Woodwalton Fen (the Great Fen Project)
Led by Henry Stanier, BCNWT Monitoring and Research Officer.
RNHS Visit to Woodwalton Fen Sunday 8th July 2018
The weather has been hot and dry for several weeks, and perhaps was too hot for many of our members to venture south to Woodwalton Fen.
Nevertheless a select group met with Henry Stanier, BCN Wildlife Trusts’ Monitoring and Research Officer at 10.00 am on the new bridge at the entrance to the reserve, watching fish below and damselflies floating around above them.
The reserve is an historic site, the second of the nature reserves set up by the Rothschilds, the first being Wicken Fen, and given to the predecessor of the Wildlife Trusts in 1919. The area is being redeveloped as a nature reserve, and purchase of surrounding land will eventually result in a link to Holme Fen to make a much larger area for the benefit of wildlife.
Our first dragonfly was a Brown Hawker, zooming overhead, followed by a White Admiral butterfly circling the oak trees as we strolled along the pathway between tall reeds alongside a waterfilled dyke. Azure damselflies and a Large Skipper flitted between the reeds alongside the path, and a Four-spot chaser rested on a frond, wings shining in the sun. Sharp-eyed members spotted a Short-winged Conehead on a blade of grass, which obligingly stayed to be photographed. Male and female Ruddy Darters were spotted and a Garden Warbler sang his melodious bubbling song.
A freshly emerged lemon-yellow Brimstone butterfly looked conspicuous, but disappeared as soon as it settled onto the leaves of a willow tree, becoming an indistinguishable part of the foliage. We found a quiet haven from the sun in a shady area by the Rothschild’s summer house, a lovely thatched cottage built on piles in the fen. We were able to see how much the peat has shrunk in the years since the cottage was built, at least 3 or 4 feet, and marked on one of the pillars were the flood levels for various years.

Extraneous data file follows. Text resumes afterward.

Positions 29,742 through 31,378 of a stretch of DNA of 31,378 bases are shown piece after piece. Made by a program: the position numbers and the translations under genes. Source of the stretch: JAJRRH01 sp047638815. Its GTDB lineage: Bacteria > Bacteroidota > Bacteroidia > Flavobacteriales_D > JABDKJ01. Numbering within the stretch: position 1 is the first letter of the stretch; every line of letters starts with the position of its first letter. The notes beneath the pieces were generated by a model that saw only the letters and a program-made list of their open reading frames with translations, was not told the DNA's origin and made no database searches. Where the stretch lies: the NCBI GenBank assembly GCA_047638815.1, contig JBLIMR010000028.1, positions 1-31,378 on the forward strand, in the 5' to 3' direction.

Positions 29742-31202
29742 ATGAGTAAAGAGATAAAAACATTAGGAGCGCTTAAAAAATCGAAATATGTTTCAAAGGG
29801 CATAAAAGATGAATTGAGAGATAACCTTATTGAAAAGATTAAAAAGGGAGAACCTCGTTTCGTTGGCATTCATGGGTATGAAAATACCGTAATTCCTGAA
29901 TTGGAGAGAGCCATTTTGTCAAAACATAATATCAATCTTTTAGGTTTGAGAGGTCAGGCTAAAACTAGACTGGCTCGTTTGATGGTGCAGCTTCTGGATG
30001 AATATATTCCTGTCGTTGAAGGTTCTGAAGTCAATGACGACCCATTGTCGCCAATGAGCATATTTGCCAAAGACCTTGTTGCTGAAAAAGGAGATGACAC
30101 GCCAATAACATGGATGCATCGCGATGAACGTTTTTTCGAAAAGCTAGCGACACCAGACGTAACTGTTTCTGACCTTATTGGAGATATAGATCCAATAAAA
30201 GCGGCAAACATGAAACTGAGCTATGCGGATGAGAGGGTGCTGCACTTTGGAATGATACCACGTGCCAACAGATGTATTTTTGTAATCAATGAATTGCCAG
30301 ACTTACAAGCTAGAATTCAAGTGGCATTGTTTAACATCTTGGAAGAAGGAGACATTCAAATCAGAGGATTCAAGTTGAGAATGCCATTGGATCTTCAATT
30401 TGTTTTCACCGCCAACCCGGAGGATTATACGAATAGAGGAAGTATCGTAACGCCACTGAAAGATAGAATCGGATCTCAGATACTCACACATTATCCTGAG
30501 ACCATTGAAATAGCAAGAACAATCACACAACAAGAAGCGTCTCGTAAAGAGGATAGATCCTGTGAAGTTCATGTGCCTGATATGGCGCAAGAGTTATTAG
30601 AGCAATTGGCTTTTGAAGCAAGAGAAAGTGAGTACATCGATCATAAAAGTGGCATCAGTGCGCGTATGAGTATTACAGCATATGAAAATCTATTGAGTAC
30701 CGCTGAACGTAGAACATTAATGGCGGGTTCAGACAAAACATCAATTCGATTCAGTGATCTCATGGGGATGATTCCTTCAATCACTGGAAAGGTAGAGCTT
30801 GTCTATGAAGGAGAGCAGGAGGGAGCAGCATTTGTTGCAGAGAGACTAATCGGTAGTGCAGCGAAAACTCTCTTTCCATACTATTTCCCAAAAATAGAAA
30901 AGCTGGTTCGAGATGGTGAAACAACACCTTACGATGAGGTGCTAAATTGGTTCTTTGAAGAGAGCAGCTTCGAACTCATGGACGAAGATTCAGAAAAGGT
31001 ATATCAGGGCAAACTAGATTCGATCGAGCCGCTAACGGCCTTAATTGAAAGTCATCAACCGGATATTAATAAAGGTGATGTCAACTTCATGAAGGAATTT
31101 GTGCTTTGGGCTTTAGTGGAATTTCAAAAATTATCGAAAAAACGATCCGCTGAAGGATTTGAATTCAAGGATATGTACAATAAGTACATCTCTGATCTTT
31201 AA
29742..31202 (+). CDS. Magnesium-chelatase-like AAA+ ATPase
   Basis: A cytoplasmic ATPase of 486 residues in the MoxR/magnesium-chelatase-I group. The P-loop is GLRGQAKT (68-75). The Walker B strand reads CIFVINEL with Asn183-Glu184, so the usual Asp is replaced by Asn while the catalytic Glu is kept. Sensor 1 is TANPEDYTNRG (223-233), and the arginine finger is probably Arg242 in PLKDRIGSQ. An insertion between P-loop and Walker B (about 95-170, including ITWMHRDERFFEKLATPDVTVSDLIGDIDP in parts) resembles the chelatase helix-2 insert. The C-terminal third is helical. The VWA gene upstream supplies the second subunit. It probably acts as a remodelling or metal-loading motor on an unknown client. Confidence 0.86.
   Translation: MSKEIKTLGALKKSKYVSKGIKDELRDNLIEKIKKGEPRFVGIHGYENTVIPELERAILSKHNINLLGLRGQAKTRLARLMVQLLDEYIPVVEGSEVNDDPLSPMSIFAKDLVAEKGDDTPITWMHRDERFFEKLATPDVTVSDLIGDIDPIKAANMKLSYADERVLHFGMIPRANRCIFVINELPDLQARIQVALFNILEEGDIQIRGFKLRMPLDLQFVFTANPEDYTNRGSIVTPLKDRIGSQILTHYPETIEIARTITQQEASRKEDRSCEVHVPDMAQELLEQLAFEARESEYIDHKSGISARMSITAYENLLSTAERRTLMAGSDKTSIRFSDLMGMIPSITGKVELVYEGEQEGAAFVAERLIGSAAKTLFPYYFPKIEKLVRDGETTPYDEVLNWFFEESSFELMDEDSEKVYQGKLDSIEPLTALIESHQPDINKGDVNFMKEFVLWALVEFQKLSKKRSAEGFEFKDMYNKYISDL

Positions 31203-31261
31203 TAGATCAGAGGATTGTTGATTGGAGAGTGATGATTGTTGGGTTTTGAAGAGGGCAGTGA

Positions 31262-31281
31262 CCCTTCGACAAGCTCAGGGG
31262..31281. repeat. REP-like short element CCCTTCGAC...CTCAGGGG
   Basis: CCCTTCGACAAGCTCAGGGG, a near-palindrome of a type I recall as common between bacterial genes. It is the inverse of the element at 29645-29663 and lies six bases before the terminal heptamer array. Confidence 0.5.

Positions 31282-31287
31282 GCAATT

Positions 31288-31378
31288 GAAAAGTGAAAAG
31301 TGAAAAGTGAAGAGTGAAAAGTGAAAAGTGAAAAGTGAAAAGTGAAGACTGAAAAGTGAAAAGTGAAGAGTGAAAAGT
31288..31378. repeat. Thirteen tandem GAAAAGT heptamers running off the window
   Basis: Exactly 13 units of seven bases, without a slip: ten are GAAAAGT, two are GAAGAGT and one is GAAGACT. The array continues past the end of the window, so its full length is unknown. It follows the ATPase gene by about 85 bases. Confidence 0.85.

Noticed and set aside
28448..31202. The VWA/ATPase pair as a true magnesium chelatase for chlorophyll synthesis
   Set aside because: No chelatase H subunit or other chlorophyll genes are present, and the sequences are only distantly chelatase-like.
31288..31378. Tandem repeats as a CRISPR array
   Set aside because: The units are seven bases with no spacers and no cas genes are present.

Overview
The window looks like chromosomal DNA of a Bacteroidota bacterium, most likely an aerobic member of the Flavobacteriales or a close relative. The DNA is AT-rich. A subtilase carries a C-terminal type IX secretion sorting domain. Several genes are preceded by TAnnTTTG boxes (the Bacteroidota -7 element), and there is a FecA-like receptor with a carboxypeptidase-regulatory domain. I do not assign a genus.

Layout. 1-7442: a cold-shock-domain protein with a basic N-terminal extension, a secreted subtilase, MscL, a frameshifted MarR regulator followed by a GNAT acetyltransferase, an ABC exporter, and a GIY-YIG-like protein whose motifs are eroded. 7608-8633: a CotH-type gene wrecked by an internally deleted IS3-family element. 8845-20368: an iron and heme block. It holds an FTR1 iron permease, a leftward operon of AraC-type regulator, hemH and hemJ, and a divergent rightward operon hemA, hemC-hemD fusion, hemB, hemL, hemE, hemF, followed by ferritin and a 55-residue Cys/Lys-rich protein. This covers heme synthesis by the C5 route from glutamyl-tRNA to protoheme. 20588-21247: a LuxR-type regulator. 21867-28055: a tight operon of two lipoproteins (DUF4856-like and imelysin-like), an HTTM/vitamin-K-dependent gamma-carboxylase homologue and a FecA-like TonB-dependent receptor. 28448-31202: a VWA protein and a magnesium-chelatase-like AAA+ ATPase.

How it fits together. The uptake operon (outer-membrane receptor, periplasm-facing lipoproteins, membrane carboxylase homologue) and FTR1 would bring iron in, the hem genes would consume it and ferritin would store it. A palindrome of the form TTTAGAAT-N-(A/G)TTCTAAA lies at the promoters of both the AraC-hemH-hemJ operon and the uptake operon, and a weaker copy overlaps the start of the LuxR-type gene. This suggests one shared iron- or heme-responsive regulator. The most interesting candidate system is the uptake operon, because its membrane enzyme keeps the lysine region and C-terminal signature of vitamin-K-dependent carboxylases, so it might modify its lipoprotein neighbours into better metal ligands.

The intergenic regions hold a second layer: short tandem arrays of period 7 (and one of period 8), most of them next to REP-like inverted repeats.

Purple Hairstreak butterflies flitted above the treetops, occasionally stopping long enough to be caught in binoculars, while a Red Admiral and Peacock flew around the thatch. Crossing a small dyke a female Southern Hawker patrolled and damselflies mated in the ‘heart’ formation. We saw Frogbit, a floating leaved plant, with three-petalled white flowers, the leaves used as resting places for damselflies, and also yellow-flowered Bladderwort, and later we observed the bladders in the fernlike fronds below the clear water. A cricket was spotted after Henry found the call using the bat detector, and was identified clearly as a Roesel’s Bush Cricket. Pale pink Hemp Agrimony flowered beside the path, as tall as the reeds, and Marsh Sowthistle towered above our heads. The time had passed all too quickly, and we returned to the bridge, where we were treated to the sight of a blue Emperor Dragonfly patrolling the drain. A Scarce Chaser perched on a reed, identified by his blue eyes, showing a dark area between wings and tail where females had held on to him during mating, the blue colouration worn away. We were not finished yet – Red eyed Damselflies sat on water-lily leaves, and a Black-tailed Skimmer whizzed past. The fish, Perch and Rudd, were still busy just beneath the surface. Finally we said our goodbyes and left the peaceful reserve for home.
On investigating photographs later a member spotted yet another species – a large spider – possibly a Fen Raft Spider, skulking beneath one of the leaves on a picture of damselflies mating on a lily pad.
Thanks to Henry Stanier for leading us with his knowledge and observation skills on an amazing morning, making us wonder why we didn’t come sooner!